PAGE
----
I heard Yuri translate 'Iliescu' as 'Ceausescu' – a very poor translation, by the way – and then the pop music was playing again as he thanked me with another business-like hand-shake and beetled off on some new mission. When the press accreditation arrived it felt deserved anyway. The first twenty-four hours since leaving London had now passed and I'd long since lost count of the number of times I'd had to re-think everything since boarding that flight. They will no doubt rank among the more memorable twenty-four hour periods of my life. I'll bore my grandchildren to death with them.
And why do I bother the reader, who is not a relative of any kind, with this swollen-headed anecdote? A perfectly fair question. It amounts to little more than a funny story after all. And what was so funny about an uprising that didn't have to turn out right and very nearly didn't? What is so funny about people like Kuchmar and what they will do to stay in power?
But those people are the past. Stories about them are what my grandparents bored me with. The present and its predicaments are more in line with going, within twenty-four hours, from complete ignorance that a revolution is even happening, to having one's opinion about it sought publicly by the very people who are running it. The point about one's opinion of course being that it will be expressed in English.
The obvious moral to draw would be one about the fleeting, insubstantial nature of 'news'. The story I did write in the end, for example, was accepted rapturously by my editor. A large cheque was in the post and he was going to see if he could expand that section of the magazine specially to get it all in. The large cheque was in the post, as it happened, but the tsunami sank the Ukraine – then Kyrgistan sank that – then the Pope died, and there is always Iraq. And so the pearl of my marvellous article was cast before the swine-ishness of a news-hungry world.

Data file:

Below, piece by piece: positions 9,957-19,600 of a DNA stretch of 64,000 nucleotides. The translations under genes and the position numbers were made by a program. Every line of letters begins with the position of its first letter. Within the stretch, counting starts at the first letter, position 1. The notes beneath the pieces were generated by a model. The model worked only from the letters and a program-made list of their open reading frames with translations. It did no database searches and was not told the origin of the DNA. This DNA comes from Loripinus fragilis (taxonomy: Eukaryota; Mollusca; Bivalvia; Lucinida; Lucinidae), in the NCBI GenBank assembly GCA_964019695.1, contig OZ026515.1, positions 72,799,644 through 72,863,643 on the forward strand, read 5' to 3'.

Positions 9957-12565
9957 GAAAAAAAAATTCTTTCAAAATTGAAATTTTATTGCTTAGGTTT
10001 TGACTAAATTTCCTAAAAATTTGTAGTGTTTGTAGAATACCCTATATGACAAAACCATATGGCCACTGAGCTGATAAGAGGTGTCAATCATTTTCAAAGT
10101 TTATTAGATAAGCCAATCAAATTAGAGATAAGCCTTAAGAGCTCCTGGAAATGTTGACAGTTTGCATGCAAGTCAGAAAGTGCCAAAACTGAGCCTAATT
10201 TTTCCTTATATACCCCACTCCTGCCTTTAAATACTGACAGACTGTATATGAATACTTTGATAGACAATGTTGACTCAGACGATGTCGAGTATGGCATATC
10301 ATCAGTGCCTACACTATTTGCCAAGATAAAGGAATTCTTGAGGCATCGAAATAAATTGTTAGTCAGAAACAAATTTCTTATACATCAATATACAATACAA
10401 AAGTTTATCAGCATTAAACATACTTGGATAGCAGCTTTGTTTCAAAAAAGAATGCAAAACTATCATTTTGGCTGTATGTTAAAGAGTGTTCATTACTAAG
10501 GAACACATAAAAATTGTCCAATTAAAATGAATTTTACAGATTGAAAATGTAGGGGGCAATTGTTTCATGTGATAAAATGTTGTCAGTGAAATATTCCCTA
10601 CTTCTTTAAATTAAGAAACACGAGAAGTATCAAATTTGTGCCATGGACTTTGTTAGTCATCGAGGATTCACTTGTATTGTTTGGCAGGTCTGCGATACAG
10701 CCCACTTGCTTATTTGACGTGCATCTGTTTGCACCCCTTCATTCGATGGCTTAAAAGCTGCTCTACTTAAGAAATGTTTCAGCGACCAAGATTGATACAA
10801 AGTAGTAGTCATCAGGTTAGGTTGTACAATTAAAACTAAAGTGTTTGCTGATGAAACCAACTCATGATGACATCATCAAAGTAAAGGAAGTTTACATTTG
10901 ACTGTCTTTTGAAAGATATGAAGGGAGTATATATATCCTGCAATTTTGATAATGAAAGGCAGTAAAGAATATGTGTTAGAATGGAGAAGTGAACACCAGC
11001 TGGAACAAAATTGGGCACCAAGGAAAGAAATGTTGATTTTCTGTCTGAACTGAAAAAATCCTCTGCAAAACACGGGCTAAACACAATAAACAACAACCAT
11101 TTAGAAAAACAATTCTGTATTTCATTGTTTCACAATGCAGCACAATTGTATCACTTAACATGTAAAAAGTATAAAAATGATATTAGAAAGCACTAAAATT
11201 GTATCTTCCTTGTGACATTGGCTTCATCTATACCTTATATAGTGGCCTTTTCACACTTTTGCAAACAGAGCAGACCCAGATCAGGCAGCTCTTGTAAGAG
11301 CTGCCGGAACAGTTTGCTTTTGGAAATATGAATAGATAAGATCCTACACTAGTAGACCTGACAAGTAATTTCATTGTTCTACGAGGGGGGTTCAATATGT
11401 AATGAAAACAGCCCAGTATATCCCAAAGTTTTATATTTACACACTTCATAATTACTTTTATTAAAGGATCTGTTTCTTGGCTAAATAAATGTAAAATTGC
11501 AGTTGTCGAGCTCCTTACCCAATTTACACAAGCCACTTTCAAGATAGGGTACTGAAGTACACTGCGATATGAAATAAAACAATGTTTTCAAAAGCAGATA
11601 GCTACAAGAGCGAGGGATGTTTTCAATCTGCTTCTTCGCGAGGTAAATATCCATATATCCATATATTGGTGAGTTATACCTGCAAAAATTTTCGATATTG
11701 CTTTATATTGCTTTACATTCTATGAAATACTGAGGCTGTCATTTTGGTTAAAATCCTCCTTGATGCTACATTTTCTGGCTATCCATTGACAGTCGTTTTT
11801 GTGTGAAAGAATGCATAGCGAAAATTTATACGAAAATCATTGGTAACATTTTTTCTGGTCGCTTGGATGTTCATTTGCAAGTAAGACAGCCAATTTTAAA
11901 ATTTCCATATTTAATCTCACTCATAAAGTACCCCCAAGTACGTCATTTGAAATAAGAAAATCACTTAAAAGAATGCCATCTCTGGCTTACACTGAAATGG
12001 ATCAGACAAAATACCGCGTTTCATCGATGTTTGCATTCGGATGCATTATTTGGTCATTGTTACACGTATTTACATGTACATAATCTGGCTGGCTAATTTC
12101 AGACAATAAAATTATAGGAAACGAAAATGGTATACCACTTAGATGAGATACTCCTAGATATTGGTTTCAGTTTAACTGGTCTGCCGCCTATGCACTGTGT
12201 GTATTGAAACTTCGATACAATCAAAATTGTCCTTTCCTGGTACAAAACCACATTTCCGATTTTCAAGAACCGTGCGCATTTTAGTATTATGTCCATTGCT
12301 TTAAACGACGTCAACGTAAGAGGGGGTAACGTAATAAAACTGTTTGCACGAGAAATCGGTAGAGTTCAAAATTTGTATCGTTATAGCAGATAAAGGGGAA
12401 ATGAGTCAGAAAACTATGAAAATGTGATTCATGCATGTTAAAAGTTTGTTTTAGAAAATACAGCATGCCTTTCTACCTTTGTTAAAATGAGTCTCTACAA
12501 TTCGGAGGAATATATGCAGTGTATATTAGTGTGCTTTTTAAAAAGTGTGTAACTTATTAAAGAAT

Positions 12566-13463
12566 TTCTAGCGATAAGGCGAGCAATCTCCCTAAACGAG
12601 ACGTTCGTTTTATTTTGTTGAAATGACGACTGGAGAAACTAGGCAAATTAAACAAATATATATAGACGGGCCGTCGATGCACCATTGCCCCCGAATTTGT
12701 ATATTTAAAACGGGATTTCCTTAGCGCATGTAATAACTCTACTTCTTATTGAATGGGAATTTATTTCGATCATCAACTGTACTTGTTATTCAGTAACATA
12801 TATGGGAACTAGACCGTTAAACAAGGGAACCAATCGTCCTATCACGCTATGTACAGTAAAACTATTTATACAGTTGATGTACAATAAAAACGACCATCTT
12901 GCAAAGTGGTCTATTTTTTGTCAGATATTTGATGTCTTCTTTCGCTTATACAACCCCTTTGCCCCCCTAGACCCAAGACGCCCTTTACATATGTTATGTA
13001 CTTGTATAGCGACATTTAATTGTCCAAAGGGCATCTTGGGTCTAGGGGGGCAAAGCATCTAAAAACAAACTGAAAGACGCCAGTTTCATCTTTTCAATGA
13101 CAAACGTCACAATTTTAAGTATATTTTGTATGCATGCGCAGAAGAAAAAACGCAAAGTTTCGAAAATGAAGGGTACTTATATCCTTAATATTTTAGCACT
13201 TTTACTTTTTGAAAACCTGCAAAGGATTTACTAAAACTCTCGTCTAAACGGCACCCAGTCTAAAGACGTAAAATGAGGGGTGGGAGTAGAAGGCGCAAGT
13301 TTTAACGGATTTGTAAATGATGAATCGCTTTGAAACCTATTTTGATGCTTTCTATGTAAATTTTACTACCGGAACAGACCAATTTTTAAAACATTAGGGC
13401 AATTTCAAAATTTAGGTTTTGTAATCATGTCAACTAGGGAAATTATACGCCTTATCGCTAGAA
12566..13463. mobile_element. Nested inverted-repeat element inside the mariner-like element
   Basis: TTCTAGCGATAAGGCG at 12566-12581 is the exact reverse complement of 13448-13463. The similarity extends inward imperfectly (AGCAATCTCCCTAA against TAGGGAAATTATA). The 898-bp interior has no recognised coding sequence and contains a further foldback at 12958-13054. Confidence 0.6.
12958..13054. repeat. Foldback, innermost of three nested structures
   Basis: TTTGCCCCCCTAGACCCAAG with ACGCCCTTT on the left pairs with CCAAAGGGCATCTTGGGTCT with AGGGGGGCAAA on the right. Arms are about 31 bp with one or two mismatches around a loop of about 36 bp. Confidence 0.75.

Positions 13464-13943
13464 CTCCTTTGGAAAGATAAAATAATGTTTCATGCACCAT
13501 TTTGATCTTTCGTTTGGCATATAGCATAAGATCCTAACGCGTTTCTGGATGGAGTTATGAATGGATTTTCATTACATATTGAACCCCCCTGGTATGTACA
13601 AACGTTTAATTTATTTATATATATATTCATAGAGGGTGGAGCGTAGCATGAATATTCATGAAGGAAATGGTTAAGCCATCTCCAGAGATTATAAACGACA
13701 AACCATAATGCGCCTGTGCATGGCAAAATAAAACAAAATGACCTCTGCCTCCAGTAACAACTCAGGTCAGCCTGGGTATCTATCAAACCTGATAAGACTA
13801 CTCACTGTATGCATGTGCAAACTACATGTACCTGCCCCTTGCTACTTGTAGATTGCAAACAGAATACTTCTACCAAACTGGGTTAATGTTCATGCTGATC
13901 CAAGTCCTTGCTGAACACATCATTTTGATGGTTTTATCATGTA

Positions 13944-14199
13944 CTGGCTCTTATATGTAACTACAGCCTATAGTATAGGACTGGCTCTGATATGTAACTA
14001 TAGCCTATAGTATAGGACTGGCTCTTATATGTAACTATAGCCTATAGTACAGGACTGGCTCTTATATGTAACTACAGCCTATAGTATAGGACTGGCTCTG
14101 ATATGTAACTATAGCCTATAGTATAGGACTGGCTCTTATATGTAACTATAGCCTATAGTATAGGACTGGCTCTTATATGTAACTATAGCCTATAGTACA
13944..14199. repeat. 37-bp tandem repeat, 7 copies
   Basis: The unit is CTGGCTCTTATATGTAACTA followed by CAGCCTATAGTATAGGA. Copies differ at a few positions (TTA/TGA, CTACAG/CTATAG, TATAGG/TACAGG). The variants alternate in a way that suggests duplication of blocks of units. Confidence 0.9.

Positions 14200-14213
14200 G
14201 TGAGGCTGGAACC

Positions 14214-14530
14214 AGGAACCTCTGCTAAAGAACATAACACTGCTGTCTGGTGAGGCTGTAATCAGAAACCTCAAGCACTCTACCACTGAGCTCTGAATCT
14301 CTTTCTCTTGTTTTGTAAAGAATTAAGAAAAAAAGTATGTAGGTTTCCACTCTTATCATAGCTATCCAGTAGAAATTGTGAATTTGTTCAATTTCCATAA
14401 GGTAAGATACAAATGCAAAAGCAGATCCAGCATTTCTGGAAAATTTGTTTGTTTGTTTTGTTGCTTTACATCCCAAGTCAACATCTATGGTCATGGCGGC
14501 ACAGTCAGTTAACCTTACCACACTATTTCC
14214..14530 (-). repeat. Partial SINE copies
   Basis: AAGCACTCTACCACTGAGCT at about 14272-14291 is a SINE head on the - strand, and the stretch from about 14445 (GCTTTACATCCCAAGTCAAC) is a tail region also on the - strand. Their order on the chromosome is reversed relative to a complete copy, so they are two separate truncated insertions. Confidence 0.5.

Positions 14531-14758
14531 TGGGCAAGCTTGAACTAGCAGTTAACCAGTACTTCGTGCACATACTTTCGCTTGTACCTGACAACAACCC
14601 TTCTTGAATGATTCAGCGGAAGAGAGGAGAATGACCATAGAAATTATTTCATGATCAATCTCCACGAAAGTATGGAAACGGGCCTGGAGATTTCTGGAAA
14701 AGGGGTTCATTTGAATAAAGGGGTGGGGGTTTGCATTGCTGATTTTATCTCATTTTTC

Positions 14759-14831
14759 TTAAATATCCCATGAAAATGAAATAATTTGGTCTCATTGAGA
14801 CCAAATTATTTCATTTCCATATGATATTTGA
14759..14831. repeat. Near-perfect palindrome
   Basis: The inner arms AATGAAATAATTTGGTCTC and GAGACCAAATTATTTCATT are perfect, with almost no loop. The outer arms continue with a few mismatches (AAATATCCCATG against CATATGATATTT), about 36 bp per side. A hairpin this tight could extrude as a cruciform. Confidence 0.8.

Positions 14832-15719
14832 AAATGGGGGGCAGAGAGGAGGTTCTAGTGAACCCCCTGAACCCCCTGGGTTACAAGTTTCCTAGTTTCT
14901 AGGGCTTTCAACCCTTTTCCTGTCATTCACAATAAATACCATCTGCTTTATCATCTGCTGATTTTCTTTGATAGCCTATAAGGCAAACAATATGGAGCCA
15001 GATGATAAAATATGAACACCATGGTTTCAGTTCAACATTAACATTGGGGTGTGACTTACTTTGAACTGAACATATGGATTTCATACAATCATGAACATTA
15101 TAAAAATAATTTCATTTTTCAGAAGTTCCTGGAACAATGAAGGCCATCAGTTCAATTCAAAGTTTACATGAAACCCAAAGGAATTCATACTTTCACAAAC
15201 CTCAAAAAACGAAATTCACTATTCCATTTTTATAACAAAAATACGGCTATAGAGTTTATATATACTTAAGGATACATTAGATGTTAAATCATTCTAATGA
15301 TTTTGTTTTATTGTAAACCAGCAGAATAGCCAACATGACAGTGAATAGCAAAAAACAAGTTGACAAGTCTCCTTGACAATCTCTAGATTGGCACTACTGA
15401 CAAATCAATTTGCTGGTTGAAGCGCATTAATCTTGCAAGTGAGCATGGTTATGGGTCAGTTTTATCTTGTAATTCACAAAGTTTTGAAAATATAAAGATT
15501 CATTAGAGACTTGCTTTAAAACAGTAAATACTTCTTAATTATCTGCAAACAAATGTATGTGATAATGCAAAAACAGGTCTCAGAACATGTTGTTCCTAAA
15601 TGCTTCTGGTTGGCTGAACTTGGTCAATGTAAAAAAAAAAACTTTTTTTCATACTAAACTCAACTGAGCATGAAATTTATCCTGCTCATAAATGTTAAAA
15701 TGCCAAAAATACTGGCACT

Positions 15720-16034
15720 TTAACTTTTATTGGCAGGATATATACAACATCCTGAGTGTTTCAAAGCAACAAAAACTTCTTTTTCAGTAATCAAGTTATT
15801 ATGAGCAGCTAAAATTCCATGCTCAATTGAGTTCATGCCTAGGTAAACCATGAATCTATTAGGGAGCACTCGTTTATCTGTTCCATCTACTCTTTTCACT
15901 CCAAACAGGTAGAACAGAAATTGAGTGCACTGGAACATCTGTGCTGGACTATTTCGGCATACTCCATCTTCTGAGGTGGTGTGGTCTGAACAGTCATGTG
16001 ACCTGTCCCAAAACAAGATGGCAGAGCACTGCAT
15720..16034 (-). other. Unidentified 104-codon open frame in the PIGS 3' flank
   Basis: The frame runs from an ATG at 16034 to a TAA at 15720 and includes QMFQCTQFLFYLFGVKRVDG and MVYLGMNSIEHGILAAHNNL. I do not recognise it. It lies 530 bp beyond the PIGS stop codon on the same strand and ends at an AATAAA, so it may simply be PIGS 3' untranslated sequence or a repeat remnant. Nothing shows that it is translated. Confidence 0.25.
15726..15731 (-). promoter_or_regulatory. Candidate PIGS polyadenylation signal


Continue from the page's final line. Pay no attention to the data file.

Or rather the article was posted on the web-site but never printed. The trouble with that 'moral' is not only its myopic egotism. It is also hypocritical. That first day – having my reactions tested like that – was tremendous fun. And over the next three weeks Press accreditation gave me access to some very interesting people. Just because the news is a circus it doesn't follow that there's nothing worth saying about such events. Particularly when they are good ones, as this one was.
Nevertheless, as I have told it here, it is obviously not the story's 'news-content' that will recommend it to the serious reader. At the risk of meeting with further charges of swollen-headedness I will observe that I returned home to an unaccustomed rush of party-invitations. At one of these I was sat next to a newspaper editor, to whom I explained one of my idiosyncratic theories about Europe. Namely that it is strange to me that the British should endlessly commemorate its violent destruction, but take so little interest in putting some real life back into it when we are, after all, now quite free to do so.
She was genuinely puzzled by this theory. How could I expect 1989 to have the same resonance as the Second World War? The fall of the Berlin Wall was, and I quote, 'a news story'. The other was the great narrative of how we stood alone. No contest.
Of course if November1989 was 'a news story' then November 2004 was very small beer indeed, the merest classified advertisement by comparison. But if she was right then why don't these countries get it? Don't they read the British papers? Why do they insist on imagining that Europe is a marvellous and fascinating place to be when it really isn't?
Why indeed, and yet they do insist. And what does that dream of theirs mean? Fifteen years from now, when the establishment of supermarket chains and multiplex cinemas right across Ukraine has become that dream's de facto meaning, we will all say how predictable it was. But which of us is doing anything to prevent that, or even mitigate it?
There already is a fairly elected assembly. There will, eventually, be less corruption, less flouting of international law, better opportunities for the fortunate – and these are not to be cavilled at. Nor hailed as a new heaven and a new earth either. These things are measurable and the country's progress towards them will no doubt be monitored carefully by the EU.
But surely we can also want to know about such events in a way that doesn't just keep us up to speed about current events but speaks to us where we are. How else can they ever become anything more than 'scraps of newspaper intelligence'? When the western way, when the media giants and the new improved detergents have proved beyond a doubt how good democracy was for Ukraine, the way they have everywhere else, let there be left at least a funny story or two about how it looked at the time to someone in particular, not just people in general. If only to comfort the deluded and amuse the not very well informed. And maybe to remind us what we thought freedom and Europe were going to be about, way back in November 2004, when we were young and foolish.